Life Sciences and Agriculture

Journal of Water and Land Development

Content

Journal of Water and Land Development | 2020 | No 44 |

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Abstract

Reservoirs have a very important function in providing multi-sector water requirements. In the future, reservoirs not only serve to store and available water can also be used as disaster mitigation instruments. The completeness of hydrological measurements in reservoirs can be expanded more widely for climate change mitigation. The reliability of the reservoir capacity varies greatly depending on the El-Nino character that occurs among them El-Nino is weak, moderate, strong and very strong. The El-Nino characteristic is very influential on the period of water availability, the increase of evaporation capacity and decrease of reservoir capacity. Analysis of the reliability of the reservoir volume due to El-Nino using the Weibull equation. The deficit reservoir was calculated using the concept of water balance in the reservoir that is the relationship between inflow, outflow, and change of storage at the same time. Based on the results of the analysis showed that the evaporation increase and the decrease of reservoir capacity had a different pattern that is when the evaporation capacity started to increase at the same time the reservoir capacity decreased significantly. The correlation coefficient between evaporation capacity increase and decrease of reservoir water capacity are consecutively –0.828, –0.636, and –0.777 for El- Nino weak, moderate and very strong respectively. At the reservoir capacity reliability of 50% reservoir has a significant deficit. When weak El-Nino the deficit is 2.30∙106 m3, moderate: 6.58∙106 m3, and very strong 8.85∙106 m3.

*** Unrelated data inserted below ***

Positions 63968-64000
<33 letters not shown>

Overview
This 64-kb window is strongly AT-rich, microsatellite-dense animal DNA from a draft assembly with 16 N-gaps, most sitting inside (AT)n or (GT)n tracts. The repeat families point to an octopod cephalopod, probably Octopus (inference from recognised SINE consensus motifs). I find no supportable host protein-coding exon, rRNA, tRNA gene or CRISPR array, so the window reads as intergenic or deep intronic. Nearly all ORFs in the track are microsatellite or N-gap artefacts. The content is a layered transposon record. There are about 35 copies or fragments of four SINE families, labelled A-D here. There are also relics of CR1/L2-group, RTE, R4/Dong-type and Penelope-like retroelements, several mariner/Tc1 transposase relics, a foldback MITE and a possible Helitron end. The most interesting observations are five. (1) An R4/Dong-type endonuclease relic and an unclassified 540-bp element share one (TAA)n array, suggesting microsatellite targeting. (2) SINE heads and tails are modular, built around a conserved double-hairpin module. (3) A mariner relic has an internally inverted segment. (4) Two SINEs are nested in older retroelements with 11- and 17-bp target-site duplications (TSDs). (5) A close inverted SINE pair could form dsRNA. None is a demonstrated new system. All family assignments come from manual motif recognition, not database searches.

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Authors and Affiliations

Ussy Andawayanti
I Wayan Yasa
ORCID: ORCID
Mohammad Bisri
Mochamad Sholichin
Sulianto
ORCID: ORCID
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Abstract

Modern technologies make it possible to obtain a lot of diverse information about the soil properties using satellite images, but field studies are also required to create or refine digital soil maps. To create a digital soil map scaled 1:25 000 in 2016, a classical field study was conducted with the laying of soil sections in places with the same coordinates as in the mapping of 1982. It allowed to carry out retrospective monitoring of transformation of morphogenetic and agrochemical properties of soils of the southern forest-steppe of the Republic of Bashkortostan (Russia) for the 34-year period of farm use. Thus, the correction and digitization of the soil map allowed to establish that arable land occupies 69.792 ha (67.9%) in the structure of agricultural land (102 811 ha). The monitoring showed deterioration of the main characteristics of arable soil fertility: the diminishing of humus-accumulative horizons, significant decrease of humus content (p ≤ 0.05), a small but reliable acidification of the medium reaction and reducing labile phosphorus. Losses of organic matter occurred mainly in the most fertile soils; their proportion decreased from 55.9% of the total area of agricultural land to 12.4%.